Duo hopes to crack Mets' rotation

Maine, Williams hope to crack Mets' rotation

PORT ST. LUCIE, Fla. -- John Maine and Dave Williams both insist their presence at the Mets' annual minicamp has everything to do with getting some early work in and nothing to do with trying to get a jump on the competition for one of the final three spots in the rotation.

Both also insist that they haven't paid much attention to general manager Omar Minaya's attempts to acquire starting pitching, whether it was Barry Zito and Jeff Suppan last month or Tomo Ohka and John Thomson this month. Besides, fretting over any possible additions to the long list of players already in the rotational soup, they feel, would be pointless.

So they showed up at the club's Minor League complex this week, smiled, said the right things and continue to wait and wonder along with everyone else what the rotation will ultimately look like when camp breaks at the beginning of April. Maine, along with Oliver Perez, would appear to have whatever inside track there is on at least two of the spots based on what they did last year and in the postseason.

Maine was 1-0 with a 2.63 ERA in three postseason starts after going 6-5 with a 3.60 ERA in 16 appearances (15 starts) during the regular season. But he isn't resting on the laurels of a surprising season. Too much can change over the next 10 weeks, and he knows it.

"I still have to come in here and make the team," Maine said. "I think I'm a little better than I was a year ago, but who knows what that means. I don't want to slack off. I'm not taking anything for granted."

Williams isn't taking anything for granted, either, but he's clearly in a tougher spot than Maine, who won Game 6 of the National League Championship Series against the Cardinals, or Perez, whose performance in Game 7 whetted the appetite of many on the Mets' coaching staff. That leaves him as part of a group that includes former top picks Phil Humber and Mike Pelfrey, Cuban righty Alay Soler and offseason acquisition Jason Vargas, all of who would be vying for one spot.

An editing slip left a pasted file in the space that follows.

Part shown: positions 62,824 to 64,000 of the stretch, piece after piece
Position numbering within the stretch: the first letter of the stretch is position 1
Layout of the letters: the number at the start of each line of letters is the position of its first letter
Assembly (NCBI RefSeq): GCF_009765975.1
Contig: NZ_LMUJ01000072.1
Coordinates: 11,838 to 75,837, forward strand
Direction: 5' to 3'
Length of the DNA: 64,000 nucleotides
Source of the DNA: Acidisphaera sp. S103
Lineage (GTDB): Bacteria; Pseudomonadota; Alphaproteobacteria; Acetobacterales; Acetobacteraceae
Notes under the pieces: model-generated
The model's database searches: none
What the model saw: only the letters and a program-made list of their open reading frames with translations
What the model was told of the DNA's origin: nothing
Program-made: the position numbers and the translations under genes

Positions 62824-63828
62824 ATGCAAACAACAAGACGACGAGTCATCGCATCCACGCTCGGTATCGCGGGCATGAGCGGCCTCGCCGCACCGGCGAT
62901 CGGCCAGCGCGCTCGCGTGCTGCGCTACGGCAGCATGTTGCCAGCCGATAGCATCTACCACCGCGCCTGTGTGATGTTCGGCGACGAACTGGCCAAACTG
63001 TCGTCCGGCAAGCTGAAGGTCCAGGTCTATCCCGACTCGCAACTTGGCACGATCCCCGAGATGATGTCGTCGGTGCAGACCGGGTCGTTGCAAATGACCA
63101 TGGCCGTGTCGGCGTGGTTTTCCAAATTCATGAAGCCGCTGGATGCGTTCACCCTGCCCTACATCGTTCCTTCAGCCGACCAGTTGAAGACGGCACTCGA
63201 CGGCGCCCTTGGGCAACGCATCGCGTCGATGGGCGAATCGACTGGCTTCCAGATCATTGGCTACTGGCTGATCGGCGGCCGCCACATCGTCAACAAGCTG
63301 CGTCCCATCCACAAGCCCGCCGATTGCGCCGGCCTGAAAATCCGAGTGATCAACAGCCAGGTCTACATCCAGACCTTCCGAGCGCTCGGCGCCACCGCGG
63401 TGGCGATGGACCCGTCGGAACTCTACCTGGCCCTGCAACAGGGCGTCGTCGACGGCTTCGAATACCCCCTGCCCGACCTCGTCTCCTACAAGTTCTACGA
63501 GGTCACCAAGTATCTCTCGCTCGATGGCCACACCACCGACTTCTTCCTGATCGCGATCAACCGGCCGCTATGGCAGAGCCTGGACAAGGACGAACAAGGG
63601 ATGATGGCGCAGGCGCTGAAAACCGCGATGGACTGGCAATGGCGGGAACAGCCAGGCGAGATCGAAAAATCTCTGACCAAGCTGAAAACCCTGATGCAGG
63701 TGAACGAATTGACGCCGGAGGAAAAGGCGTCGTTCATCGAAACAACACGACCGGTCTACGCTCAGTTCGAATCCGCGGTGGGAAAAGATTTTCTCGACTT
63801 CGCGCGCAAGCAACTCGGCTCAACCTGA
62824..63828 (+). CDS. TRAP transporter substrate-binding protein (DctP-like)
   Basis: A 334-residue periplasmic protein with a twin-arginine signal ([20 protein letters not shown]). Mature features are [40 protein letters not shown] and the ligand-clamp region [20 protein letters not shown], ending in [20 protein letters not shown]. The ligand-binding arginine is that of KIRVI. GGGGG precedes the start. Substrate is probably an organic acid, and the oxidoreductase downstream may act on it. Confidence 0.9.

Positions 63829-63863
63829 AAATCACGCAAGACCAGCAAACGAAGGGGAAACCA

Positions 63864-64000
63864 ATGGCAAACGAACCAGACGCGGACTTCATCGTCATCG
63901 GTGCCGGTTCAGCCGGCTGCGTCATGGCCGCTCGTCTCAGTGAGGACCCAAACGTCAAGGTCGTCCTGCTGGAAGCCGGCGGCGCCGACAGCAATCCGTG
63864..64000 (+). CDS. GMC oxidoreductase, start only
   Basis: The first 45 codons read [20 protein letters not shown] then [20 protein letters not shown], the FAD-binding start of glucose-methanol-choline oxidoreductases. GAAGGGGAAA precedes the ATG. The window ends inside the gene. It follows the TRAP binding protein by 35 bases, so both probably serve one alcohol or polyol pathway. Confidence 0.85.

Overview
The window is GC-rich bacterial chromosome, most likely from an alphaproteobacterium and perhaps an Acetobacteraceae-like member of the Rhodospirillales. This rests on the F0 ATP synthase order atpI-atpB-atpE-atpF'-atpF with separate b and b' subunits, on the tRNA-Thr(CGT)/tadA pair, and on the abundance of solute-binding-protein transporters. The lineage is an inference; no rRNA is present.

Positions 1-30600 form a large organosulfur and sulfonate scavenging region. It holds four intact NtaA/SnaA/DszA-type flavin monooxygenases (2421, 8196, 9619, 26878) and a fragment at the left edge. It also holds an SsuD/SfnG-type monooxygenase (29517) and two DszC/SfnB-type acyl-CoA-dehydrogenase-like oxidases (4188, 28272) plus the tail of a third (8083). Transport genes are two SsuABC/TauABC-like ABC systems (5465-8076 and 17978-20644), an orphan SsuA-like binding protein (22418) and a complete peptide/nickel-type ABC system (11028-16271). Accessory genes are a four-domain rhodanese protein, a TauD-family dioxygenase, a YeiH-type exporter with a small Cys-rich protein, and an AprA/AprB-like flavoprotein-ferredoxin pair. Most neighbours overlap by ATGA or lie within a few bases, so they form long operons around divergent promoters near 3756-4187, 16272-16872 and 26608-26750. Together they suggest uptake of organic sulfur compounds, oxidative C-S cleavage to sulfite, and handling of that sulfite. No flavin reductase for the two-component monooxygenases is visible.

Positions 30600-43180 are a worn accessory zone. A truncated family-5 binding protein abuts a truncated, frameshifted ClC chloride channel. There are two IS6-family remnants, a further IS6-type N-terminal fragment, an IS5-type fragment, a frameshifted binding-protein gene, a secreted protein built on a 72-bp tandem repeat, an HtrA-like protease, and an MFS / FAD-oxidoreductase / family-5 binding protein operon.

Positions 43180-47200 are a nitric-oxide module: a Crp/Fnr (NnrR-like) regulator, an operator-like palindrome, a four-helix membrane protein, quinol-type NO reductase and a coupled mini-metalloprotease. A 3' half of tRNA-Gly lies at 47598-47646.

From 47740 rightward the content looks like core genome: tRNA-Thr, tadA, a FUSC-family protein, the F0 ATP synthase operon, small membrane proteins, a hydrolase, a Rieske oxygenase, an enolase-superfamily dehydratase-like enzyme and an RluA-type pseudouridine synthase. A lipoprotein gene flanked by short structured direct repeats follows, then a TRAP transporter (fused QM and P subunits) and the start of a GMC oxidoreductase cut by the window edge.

While Williams has the luxury of moving to the bullpen, that landscape has also been altered this week with the soon-to-be announced signing of southpaw reliever Scott Schoeneweis.

Minaya said on Wednesday that he has an idea of where he'd rate all the candidates and their chances, but he declined to share his thoughts on the subject. But it's beginning to look, especially with Minaya continuing to covertly court who's left on the free-agent market, that Williams could be one of the casualties when decisions are made in Spring Training.

"I think they already have an idea of what direction they're going in, but that can change," Williams said. "You can't let all the talk and all that other stuff bother you, because that stuff is always going to happen. I'd like to be a starter, I've always been one and I enjoy the energy at the start of a game.

"I just have to showcase myself and prove that I'm a better athlete than the next guy. If you sit around and think about it, though, you can come up with all kinds of scenarios. And then you get caught up in it, and it's pretty foolish."

Manager Willie Randolph said on Thursday that he's happy with the group of starters from which he'll have to choose. He pointed out that with Zito off the market, the remaining available pitchers probably couldn't provide the Mets with anything they don't already have. While he wasn't tipping his hand, Randolph did say he's turned the page on last year, using Maine as an example.

"It's nice to know that we challenged [Maine] and he stepped up," Randolph said. "But you don't start anointing guys or penciling them in because they showed a flash here or there. I'm more of a show-me guy. And I love the fact that we have an open end [to the rotation] with some of the guys we'll have in camp. And Maine's a part of that."

So everyone smiles and waits. What else is there to do? It's only mid-January and decisions like these don't have to be made for several months.

Kevin Czerwinski is a reporter for MLB.com. This story was not subject to the approval of Major League Baseball or its clubs.